DATTO NETWORKING QUICK START GUIDE:
Creating your first network with Datto Networking
Overview: what we’re doing
This guide is intended to help you set up your first cloud-managed wireless mesh network with Datto Networking. Datto Networking is a free cloud-based network controller that makes it easy for anyone to build, manage, and monitor wireless networks from anywhere in the world.
This guide will assist you in setting up a new network on the Datto Networking web application.
Here’s what’s about to happen:
- You'll log in to networking.datto.com using your Partner Portal credentials so that you can begin building, managing, and monitoring multiple networks in one place.
- You'll create a new network.
- You'll add access points to the network.
- You'll physically install the access points.
- You'll do some basic network configuration.
This guide is not intended to cover every aspect of Datto Networking. To learn more about planning your network, view the Datto Networking Planning Guide.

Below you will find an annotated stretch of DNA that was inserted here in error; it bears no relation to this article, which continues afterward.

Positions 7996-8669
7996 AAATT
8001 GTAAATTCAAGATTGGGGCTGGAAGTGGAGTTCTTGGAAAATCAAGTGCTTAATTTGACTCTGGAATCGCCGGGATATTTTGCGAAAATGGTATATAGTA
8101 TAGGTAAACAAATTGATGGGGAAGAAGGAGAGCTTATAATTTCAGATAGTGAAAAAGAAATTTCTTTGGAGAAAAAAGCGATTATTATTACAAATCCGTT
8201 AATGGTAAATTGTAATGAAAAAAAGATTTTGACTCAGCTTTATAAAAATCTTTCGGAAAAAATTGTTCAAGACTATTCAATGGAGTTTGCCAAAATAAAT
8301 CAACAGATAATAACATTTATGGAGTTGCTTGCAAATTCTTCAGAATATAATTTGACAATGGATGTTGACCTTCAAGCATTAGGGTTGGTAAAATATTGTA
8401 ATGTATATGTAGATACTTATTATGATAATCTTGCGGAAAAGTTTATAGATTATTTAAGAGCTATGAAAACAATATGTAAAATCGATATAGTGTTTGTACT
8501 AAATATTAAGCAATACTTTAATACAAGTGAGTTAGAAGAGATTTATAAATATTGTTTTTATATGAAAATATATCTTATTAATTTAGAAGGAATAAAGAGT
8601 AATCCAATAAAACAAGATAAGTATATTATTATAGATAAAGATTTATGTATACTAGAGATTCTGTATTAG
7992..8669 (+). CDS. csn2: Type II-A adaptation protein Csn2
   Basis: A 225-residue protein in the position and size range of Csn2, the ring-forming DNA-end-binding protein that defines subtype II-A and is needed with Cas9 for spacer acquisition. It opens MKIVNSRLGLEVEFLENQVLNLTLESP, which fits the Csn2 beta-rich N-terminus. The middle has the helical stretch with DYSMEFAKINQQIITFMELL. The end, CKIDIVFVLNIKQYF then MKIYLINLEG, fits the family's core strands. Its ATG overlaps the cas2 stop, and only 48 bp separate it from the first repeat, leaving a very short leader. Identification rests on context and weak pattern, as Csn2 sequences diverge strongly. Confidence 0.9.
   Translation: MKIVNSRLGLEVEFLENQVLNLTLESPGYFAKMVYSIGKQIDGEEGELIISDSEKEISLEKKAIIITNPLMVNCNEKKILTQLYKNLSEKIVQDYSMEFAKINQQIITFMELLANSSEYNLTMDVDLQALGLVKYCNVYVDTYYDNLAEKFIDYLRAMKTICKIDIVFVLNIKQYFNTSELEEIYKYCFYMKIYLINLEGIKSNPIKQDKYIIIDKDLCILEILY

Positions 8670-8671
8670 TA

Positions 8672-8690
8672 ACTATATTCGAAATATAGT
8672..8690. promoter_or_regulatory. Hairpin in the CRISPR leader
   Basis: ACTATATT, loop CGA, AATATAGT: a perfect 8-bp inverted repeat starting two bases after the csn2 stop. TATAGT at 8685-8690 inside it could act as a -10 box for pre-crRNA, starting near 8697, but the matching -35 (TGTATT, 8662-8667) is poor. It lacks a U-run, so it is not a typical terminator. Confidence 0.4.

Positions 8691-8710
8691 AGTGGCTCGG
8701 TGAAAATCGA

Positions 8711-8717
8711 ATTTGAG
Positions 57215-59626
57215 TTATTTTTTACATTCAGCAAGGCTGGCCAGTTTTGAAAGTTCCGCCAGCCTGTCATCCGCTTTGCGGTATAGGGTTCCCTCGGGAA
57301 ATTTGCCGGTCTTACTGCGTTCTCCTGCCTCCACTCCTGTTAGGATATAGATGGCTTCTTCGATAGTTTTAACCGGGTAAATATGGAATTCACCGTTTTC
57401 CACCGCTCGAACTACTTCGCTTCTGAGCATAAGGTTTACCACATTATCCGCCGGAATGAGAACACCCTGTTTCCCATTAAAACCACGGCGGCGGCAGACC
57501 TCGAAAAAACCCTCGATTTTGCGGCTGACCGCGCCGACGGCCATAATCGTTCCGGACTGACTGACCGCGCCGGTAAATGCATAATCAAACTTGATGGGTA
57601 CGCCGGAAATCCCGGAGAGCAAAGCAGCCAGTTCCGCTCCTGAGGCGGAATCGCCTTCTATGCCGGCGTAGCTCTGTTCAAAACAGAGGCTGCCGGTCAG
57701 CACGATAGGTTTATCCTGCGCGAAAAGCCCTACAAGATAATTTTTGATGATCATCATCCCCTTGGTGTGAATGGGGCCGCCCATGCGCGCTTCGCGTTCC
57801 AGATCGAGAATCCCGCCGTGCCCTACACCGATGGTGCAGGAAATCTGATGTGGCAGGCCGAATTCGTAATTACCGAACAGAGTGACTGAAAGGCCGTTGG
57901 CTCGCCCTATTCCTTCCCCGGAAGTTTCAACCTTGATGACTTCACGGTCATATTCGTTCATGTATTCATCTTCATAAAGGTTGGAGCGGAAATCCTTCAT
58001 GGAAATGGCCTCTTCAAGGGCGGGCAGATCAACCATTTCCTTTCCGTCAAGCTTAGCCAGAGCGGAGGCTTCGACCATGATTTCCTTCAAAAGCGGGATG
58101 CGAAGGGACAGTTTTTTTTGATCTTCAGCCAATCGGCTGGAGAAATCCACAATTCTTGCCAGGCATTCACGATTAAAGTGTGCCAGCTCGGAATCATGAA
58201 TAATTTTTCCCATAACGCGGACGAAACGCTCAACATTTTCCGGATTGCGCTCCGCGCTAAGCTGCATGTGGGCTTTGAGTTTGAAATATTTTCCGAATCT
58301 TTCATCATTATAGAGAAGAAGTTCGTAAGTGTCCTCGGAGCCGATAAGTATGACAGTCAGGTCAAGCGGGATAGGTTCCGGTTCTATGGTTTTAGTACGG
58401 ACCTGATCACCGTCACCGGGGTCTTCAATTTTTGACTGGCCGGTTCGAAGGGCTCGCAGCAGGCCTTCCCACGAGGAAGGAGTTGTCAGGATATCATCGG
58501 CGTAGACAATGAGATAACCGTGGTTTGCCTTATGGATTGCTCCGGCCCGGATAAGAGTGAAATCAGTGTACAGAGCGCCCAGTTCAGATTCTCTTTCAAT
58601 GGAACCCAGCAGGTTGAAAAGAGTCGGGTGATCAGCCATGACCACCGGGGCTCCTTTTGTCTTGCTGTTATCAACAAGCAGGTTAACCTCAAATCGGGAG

What you’ll need
To set up your network, you’ll need the following:
- One or more Datto Networking-compatible wireless devices, such as the A40 or A60.
- An Internet connection with at least one Ethernet port available on your modem or router, and one Ethernet cable.
- A computer with a browser pointed to networking.datto.com.
We’ll make this process as easy and nontechnical as possible. Here are a few key words that will help.
Network: A group of computers or devices that can talk to each other (in our case, wirelessly).
Gateway: A Datto Networking-compatible router that is connected to the Internet (usually through a DSL, cable, or LAN connection).
Repeater: A Datto Networking-compatible router that is not connected to the Internet that repeats the signals from local computers and other access points to the gateway.
Access point: A generic name for a Datto Networking-compatible router/access point which can be either a Gateway or a Repeater. You may also see these called "Nodes."
All Datto Networking devices except DNA configure themselves: they become gateways or repeaters depending on if they are connected to the Internet or not.